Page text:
bits from bob....
When one looks at this church family over the past several months, one sees one thing--GROWTH! Consider how the church can grow.
This church can grow in number. Less than 1/4 of the churches of Christ nationwide are growing. Less than 6% of our congregations have over 300 in regular attendance. This church has exceptional opportunities. We have exceptional potential. We must rise up and answer God's challenge. We must find increase in the membership of the local church.
Numerical growth comes with more births than deaths, more transfers in than out, more conversions than dropouts. We must continue to welcome new members and help them find a place. We must be more active in reaching out with the gospel, whether in obviously evangelistic efforts, small groups studies, special ministries, or inviting more of our friends to share what we share in Christ.
This church can grow in maturity. New ministry opportunities surface continually, new roles develop, new programs, new teachers, new activities. Involvement is increasing. We are accepting the challenge and encouragement to grow in the maturity of our faith, to deepen spiritual roots, to broaden our imaginations for Christ. Our ministers and elders seek to serve as facilitators for the ministry of the members. This is the biblical model (Eph. 4:12-13).
This church can grow in service. When we understand clearly what we are doing together(collective ministry), how we are accomplishing it (individual ministries), where God is allowing us work (our context, both community and global), and who we are (our identity), God blesses our efforts. These four dynamics give us our starting place, encourage ministries which match our members' abilities and interests, and touch our world at points of need where the gospel message can enter and heal hurts.
The church can grow incarnationally. This word, most often applied to Jesus, is one way students of church growth describe a church which looks more and more like Jesus. We represent Jesus in our world. We are his hands, his mouth, his feet. We are like him; we are his. Incarnational growth means we are building a local outpost that looks like Jesus, a place where people can find God and be found of God, a community in which God's word is studied and lived, a community in which people find nurture, healing, and spiritual nourishment. Incarnational growth also means we are sending Jesus' word into our world. From this church, we each go out as feet, hands, and brains which grapple with the world's inconsistencies, attempt to make a difference, and engage the world. We often cannot know which of our efforts are successful and which are unsuccessful, but the better we become at getting outside our walls with the presence of Jesus, the more we grow to be like him.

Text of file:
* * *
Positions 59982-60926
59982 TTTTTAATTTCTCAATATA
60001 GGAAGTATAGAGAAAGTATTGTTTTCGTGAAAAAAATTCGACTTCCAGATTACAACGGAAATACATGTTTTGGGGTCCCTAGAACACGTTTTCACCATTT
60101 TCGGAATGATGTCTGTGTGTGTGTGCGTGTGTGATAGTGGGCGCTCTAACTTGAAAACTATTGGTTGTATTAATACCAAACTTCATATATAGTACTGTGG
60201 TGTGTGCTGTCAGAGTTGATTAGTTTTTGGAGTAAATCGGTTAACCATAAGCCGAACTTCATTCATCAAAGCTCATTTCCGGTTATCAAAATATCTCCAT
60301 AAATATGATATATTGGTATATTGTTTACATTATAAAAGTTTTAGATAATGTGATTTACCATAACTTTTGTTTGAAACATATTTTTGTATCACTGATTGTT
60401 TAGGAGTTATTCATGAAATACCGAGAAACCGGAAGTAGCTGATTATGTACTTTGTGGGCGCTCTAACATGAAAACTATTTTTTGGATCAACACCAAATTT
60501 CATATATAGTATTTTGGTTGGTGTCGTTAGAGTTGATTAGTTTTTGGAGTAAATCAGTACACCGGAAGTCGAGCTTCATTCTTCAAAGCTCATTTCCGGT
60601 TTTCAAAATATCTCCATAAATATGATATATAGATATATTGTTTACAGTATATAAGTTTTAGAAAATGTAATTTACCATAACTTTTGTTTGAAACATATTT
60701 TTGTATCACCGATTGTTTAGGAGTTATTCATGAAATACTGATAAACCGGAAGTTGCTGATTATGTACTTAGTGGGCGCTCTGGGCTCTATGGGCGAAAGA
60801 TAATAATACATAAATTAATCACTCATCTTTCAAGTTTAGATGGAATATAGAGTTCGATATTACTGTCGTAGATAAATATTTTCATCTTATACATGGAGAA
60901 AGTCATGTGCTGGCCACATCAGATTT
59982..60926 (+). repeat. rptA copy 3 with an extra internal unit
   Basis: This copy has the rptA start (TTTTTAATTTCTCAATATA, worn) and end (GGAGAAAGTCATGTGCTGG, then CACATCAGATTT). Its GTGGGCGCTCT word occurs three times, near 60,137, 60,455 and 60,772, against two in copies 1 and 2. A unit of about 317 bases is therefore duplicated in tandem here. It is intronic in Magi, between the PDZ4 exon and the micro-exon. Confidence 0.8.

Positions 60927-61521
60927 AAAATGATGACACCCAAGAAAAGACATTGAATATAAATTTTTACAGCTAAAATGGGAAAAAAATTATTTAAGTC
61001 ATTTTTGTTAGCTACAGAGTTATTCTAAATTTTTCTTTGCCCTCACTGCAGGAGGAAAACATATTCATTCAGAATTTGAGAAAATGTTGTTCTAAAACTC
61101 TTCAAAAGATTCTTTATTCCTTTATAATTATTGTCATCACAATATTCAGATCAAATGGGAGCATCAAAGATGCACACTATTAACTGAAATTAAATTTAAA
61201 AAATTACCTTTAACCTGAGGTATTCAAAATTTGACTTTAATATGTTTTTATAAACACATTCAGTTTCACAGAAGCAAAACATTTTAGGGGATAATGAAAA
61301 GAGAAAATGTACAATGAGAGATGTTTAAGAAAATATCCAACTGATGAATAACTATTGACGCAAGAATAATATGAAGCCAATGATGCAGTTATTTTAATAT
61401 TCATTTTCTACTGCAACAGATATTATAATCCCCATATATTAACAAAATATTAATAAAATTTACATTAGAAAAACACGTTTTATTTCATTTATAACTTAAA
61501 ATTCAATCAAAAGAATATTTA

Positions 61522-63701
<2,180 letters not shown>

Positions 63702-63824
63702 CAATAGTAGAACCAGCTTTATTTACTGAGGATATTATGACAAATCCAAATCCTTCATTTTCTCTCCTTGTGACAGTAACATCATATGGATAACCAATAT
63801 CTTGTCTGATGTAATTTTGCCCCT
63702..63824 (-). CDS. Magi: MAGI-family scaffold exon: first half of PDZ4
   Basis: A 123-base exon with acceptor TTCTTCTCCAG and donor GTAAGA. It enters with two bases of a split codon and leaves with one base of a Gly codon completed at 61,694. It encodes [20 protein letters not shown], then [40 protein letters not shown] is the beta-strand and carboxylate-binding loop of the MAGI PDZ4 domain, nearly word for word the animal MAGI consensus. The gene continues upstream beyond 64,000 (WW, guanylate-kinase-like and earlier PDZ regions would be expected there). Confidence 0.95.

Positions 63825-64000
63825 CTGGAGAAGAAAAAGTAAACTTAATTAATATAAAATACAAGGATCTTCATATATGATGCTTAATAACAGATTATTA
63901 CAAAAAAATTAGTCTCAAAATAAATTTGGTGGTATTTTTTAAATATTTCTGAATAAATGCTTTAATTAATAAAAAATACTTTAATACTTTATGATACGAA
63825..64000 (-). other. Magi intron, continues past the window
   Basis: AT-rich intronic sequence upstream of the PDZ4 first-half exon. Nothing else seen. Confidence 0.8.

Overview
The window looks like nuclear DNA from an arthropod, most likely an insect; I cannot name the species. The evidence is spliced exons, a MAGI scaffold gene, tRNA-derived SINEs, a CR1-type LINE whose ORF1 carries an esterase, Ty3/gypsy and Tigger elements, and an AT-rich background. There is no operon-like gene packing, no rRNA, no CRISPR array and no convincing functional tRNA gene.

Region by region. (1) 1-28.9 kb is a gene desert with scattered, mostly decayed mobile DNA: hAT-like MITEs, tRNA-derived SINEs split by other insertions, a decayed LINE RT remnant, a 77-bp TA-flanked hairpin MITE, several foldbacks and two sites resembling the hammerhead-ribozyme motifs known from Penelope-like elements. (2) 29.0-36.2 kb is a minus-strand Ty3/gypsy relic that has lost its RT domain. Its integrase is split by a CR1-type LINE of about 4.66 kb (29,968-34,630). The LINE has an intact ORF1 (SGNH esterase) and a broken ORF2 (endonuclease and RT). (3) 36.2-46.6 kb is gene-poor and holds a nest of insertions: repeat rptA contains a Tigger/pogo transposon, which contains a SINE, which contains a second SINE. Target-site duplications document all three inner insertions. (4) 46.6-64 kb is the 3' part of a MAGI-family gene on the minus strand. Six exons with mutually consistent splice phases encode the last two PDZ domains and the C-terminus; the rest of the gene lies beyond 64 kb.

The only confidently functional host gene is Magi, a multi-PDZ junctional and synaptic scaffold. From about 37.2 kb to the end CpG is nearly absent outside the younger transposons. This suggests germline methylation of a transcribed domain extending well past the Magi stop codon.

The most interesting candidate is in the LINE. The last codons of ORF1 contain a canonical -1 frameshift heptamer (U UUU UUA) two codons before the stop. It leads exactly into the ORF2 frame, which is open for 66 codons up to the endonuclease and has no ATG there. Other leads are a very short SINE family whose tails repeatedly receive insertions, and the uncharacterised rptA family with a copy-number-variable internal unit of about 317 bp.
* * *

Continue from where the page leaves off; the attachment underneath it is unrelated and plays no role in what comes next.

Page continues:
Many churches seek numerical growth first, not realizing that growth in numbers comes from growing to be like Jesus--maturing and ministering. We need more pioneering work in these areas. We must explore methods consistent with our culture while maintaining our commitment to the message. A whole generation, nurtured in the secular world and living with nonreligious institutions, needs formation and education into the life of faith and its implications for society. Our faith must respond to community and world needs. Each local congregation must become more of what God is uniquely calling it to be.
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